Also related to water quality, MFU was glad to join others in renewing support for increased funding for Soil and Water Conservation Districts (SWCDs). The proposal, led by Sen. Grant Hauschild, DFL-Hermantown, would increase funding for districts from $12 million to $16 million (SF4422), closer to what they’d received previously from the Clean Water Fund.

Another environment-related proposal, introduced by Chair Aric Putnam, DFL-St. Cloud, and discussed at the MFU Full Board Meeting last month would require additional and more stringent permitting for livestock projects over 10,000 animal units. At present, this new rule would affect just one entity—a large dairy that has multiple projects and a pending proposal above this threshold. The Board has agreed to support this proposal both to ensure this new scale of development is environmental responsible and amid concerns about rapid consolidation in the dairy industry. According to the latest ag census, Minnesota lost nearly 1,500 dairy farms between 2017 and 2022 despite the state adding cows.

Antitrust work

On the antitrust front, last week Attorney General Keith Ellison joined Speaker Melissa Hortman, DFL–Brooklyn Park, Reps. Emma Greenman, DFL–Minneapolis, and Kristi Pursell, DFL–Northfield, along with Sens. Lindsey Port, DFL–Burnsville, and Liz Boldon, DFL–Rochester, for a press conference announcing a legislative packaged to “Unrig Minnesota’s Economy” and address the impacts of corporate monopolies in Minnesota. Among the legislation were two key MFU priorities, right to repair and modernizing Minnesota’s antitrust law, which was written in 1971.

“Minnesotans are urging us to take action to level the playing field for workers and families, in an economy tilted to benefit powerful corporations and wealthy interests,” Rep. Greenman said in a press release. “That’s why we’re advancing our agenda to unrig Minnesota’s Economy and put market power back in the hands of Minnesotans.”

On a federal level, the US House and Senate Appropriations Committees released text of a budget agreement that will fund parts of the federal government after multiple stopgap measures over the course of several months. The $459 billion package includes important funding for the U.S. Department of Agriculture (USDA) including an additional $2.5 million for enforcement of the Packers and Stockyards Act and fully funds several appropriations priorities, including the Farm and Ranch Stress Assistance Network (FRSAN), the Food Safety Outreach Program (FSOP), conservation operations at USDA’s Natural Resources Conservation Service (NRCS) and for the Food Safety Inspection Service (FSIS).

However, the text includes concerning changes to the funding for the Antitrust Division at the U.S. Department of Justice (DOJ). Not only does the agreement underfund the Antitrust Division, it also restricts the division’s ability to collect fees that companies pay when submitting mergers for approval, which undermines the bipartisan Merger Filing Fee Modernization Act led by Sen. Amy Klobuchar, D-Minn., to increase those fees. MFU sent a letter this morning from President Wertish to the Minnesota Congressional Delegation urging members to reverse these changes. Last night Sen. Klobuchar spoke on the Senate floor about the damage these changes could cause.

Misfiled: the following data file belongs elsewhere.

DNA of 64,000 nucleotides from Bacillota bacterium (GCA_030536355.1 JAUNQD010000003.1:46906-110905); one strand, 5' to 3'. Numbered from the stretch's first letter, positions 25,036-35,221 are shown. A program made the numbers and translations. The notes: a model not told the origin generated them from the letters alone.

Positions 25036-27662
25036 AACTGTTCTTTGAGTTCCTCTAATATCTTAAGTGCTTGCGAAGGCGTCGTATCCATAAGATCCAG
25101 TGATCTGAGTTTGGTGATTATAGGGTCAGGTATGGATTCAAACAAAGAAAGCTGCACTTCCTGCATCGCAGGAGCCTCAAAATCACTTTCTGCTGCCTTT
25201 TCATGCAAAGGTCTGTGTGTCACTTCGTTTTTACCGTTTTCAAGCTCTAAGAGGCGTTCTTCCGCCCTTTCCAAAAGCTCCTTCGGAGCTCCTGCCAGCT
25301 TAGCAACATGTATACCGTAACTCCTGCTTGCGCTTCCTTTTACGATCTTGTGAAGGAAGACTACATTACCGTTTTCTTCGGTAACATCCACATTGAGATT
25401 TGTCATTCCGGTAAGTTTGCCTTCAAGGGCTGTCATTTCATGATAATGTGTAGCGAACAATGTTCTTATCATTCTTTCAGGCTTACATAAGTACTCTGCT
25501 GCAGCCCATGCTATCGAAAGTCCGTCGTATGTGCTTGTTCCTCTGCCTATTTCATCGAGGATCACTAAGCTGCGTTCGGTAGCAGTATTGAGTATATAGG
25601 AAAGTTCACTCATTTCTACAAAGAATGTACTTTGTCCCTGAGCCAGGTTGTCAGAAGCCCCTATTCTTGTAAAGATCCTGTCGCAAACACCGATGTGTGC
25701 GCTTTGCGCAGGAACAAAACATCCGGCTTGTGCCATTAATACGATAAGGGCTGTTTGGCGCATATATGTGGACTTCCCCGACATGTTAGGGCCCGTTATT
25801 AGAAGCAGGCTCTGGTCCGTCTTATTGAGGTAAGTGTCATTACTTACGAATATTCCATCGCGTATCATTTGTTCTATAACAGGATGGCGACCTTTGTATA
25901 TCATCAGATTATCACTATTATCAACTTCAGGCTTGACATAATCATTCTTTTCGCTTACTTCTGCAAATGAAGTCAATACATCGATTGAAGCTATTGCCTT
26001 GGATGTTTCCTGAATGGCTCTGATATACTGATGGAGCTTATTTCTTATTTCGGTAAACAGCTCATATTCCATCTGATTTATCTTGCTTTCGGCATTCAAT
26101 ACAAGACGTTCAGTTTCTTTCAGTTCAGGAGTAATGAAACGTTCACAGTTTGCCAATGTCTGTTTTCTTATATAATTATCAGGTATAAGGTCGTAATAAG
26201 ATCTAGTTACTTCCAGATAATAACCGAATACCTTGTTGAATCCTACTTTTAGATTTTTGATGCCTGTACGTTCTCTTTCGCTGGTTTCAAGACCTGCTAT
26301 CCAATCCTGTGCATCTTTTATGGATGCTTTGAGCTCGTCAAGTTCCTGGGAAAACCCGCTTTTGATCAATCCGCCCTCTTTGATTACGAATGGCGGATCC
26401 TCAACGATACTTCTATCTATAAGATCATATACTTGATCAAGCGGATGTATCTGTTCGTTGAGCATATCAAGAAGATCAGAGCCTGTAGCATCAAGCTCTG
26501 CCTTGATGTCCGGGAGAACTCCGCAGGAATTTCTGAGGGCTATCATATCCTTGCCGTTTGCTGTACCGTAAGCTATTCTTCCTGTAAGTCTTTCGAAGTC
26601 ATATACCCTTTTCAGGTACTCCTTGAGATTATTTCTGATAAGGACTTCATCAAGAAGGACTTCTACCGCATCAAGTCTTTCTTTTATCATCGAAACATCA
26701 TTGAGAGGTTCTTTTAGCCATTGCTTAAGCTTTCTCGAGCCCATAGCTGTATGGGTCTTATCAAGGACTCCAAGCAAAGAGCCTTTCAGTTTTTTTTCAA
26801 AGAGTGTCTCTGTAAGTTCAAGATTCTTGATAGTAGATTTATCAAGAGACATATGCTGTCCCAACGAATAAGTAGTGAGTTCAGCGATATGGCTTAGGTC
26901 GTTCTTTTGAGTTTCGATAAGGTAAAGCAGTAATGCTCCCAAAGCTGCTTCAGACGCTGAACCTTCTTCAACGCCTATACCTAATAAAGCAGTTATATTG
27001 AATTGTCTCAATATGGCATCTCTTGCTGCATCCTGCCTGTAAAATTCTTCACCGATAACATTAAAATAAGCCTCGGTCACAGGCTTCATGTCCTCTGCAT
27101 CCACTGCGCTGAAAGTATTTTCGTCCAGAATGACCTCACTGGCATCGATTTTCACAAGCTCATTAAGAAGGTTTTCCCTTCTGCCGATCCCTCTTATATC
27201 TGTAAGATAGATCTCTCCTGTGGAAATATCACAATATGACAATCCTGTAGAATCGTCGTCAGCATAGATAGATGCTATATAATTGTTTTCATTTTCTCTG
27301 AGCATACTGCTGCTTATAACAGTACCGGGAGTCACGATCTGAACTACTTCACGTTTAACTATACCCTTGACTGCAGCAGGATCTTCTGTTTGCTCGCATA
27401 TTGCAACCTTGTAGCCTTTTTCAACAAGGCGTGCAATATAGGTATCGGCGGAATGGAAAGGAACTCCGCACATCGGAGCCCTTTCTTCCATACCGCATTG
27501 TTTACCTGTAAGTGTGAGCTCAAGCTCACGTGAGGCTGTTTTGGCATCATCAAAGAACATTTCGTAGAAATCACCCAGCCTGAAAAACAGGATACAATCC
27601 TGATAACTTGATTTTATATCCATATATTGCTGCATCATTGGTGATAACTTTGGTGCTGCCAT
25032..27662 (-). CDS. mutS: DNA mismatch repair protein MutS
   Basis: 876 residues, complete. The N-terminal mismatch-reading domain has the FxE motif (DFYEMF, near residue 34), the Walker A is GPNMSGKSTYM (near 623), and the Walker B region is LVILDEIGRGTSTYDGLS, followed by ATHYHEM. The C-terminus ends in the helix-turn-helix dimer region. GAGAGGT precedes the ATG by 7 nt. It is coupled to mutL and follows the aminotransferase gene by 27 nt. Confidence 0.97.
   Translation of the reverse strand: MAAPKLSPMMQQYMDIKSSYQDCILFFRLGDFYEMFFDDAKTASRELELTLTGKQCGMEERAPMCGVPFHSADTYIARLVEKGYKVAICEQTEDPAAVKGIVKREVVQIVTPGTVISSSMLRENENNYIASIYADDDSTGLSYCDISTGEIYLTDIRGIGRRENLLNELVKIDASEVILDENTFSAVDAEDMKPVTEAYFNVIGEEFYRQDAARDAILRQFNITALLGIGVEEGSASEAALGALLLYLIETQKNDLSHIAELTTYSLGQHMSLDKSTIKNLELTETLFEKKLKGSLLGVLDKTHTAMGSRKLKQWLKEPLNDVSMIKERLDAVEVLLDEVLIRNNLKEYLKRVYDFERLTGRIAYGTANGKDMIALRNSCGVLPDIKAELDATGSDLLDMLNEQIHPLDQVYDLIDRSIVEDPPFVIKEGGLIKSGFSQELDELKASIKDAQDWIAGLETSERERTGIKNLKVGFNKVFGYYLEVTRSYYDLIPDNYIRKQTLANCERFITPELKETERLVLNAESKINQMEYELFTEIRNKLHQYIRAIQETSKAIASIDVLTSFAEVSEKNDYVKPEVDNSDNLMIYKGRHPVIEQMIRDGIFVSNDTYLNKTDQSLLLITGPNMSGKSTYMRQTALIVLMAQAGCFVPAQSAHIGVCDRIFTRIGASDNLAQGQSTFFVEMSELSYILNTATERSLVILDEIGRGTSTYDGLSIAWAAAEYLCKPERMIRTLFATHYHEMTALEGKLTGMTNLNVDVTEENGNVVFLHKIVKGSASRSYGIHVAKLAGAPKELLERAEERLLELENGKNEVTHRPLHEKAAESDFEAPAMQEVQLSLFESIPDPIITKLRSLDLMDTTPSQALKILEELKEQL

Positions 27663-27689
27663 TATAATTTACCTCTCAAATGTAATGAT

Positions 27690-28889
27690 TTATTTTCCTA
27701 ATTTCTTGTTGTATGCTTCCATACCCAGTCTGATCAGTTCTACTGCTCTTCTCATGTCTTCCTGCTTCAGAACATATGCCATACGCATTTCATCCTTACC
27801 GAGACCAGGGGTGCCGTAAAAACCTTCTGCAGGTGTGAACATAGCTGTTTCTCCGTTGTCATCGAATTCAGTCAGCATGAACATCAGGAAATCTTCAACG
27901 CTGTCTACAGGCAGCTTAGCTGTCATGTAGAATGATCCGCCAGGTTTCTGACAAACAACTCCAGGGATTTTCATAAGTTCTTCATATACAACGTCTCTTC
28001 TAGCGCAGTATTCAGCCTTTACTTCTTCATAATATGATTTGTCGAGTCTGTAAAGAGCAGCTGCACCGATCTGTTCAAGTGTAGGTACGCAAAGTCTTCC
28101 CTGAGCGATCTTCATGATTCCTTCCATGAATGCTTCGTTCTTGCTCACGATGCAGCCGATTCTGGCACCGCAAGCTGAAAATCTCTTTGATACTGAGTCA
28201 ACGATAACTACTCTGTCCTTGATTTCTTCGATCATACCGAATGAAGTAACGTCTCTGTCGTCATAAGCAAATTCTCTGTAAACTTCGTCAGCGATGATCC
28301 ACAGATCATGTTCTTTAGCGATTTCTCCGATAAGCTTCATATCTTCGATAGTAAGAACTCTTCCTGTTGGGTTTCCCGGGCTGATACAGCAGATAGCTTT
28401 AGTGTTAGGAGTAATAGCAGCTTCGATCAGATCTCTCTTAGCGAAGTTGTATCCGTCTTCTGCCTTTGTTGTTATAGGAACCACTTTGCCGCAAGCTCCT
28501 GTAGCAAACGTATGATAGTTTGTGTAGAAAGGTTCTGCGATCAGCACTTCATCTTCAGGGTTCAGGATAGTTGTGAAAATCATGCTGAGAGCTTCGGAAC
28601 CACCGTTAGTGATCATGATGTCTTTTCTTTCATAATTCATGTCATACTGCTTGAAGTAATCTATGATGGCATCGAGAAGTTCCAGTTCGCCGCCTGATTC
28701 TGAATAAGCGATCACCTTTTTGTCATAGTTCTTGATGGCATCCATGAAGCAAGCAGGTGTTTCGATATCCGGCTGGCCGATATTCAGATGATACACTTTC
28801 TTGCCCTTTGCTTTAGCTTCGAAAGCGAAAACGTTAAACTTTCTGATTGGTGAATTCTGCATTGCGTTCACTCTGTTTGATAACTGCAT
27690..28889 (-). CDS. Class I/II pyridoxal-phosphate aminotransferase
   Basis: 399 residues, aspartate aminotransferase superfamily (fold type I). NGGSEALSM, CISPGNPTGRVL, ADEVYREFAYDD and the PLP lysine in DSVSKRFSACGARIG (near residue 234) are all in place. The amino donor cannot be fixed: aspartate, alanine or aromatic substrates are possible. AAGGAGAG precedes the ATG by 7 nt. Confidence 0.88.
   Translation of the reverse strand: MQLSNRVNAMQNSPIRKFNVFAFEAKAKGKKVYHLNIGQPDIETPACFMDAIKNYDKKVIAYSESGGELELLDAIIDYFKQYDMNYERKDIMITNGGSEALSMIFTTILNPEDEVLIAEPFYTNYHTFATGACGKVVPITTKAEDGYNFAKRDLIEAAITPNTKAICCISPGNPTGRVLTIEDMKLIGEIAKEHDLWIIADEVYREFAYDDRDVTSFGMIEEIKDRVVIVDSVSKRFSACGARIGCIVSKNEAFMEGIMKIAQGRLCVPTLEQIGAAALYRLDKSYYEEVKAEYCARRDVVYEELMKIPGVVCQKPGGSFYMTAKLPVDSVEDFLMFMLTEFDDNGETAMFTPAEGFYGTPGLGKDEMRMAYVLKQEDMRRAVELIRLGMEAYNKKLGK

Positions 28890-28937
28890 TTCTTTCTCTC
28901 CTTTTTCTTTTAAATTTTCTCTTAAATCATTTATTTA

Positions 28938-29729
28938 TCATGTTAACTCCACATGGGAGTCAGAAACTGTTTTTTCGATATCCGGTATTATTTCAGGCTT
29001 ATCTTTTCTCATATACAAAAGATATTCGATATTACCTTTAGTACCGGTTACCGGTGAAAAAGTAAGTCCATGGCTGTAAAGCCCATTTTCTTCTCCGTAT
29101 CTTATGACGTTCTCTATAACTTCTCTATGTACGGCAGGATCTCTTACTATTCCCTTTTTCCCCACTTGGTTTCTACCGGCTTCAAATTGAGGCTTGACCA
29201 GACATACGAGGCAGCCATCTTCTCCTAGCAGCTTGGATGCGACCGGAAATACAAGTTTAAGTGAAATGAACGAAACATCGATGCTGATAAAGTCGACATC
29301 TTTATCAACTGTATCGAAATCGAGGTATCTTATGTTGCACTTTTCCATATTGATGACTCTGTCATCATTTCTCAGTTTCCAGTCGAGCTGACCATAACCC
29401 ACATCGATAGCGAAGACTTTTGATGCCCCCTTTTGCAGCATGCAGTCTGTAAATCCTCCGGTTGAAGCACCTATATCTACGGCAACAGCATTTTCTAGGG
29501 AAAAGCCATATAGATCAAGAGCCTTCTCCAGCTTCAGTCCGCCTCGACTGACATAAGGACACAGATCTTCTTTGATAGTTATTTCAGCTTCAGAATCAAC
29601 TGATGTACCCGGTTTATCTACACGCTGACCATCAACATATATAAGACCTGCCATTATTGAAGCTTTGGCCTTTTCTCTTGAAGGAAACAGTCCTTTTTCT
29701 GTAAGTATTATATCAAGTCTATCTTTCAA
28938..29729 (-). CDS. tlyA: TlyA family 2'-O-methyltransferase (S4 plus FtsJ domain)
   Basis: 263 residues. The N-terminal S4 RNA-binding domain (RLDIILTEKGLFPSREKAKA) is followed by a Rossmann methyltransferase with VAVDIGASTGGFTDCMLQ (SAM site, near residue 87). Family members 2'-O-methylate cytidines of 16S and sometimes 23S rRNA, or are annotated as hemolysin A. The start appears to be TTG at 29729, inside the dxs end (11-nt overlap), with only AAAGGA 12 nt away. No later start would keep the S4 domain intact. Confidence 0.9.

In more positive antitrust news, USDA has finalized a Packers and Stockyards Act rule establishing clearer standards for prohibited practices relating to discrimination, retaliation and deception in contracting. The USDA announced that the Inclusive Competition and Market Integrity rule will go into effect on May 5. The rule prohibits discrimination against livestock producers and poultry growers, prohibits retaliation against producers and growers for engaging in protected activities such as the assertion of contractual rights and participation in associations and cooperatives, and prohibits use of false or misleading statements in contract formation. You can find the full text of the final rule here.

As always, if you have questions, thoughts, or concerns about MFU’s legislative work, reach out to Stu at stu@mfu.org or (320) 232-3047 (C).

Helpful links

Legislative calls

Mark your Calendar for MFU Legislative Calls. The next one is March 15 @ 10:30 a.m.

MFU hosts regular MFU Legislative Calls the first and third Friday of every month from 10:30 to 11:30 a.m. These calls are used to provide timely updates on legislative work and gain feedback from members on emerging issues and are open to all members.

Here’s call-in information, which stays the same:

Short link: bit.ly/legislativecall (just click or copy this into your browser to join.)

Zoom link: https://us02web.zoom.us/j/87946393050

Call-in: (312) 626-6799

Meeting ID: 879 4639 3050

Below is the list of calls through the state legislative session:

  • March 15 @ 10:30 a.m.
  • April 5 @ 10:30 a.m.
  • April 19 @ 10:30 a.m.
  • May 3 @ 10:30 a.m.
  • May 17 @ 10:30 a.m.

If you have questions, please contact Stu Lourey at (320) 232-3047 (C) or stu@mfu.org.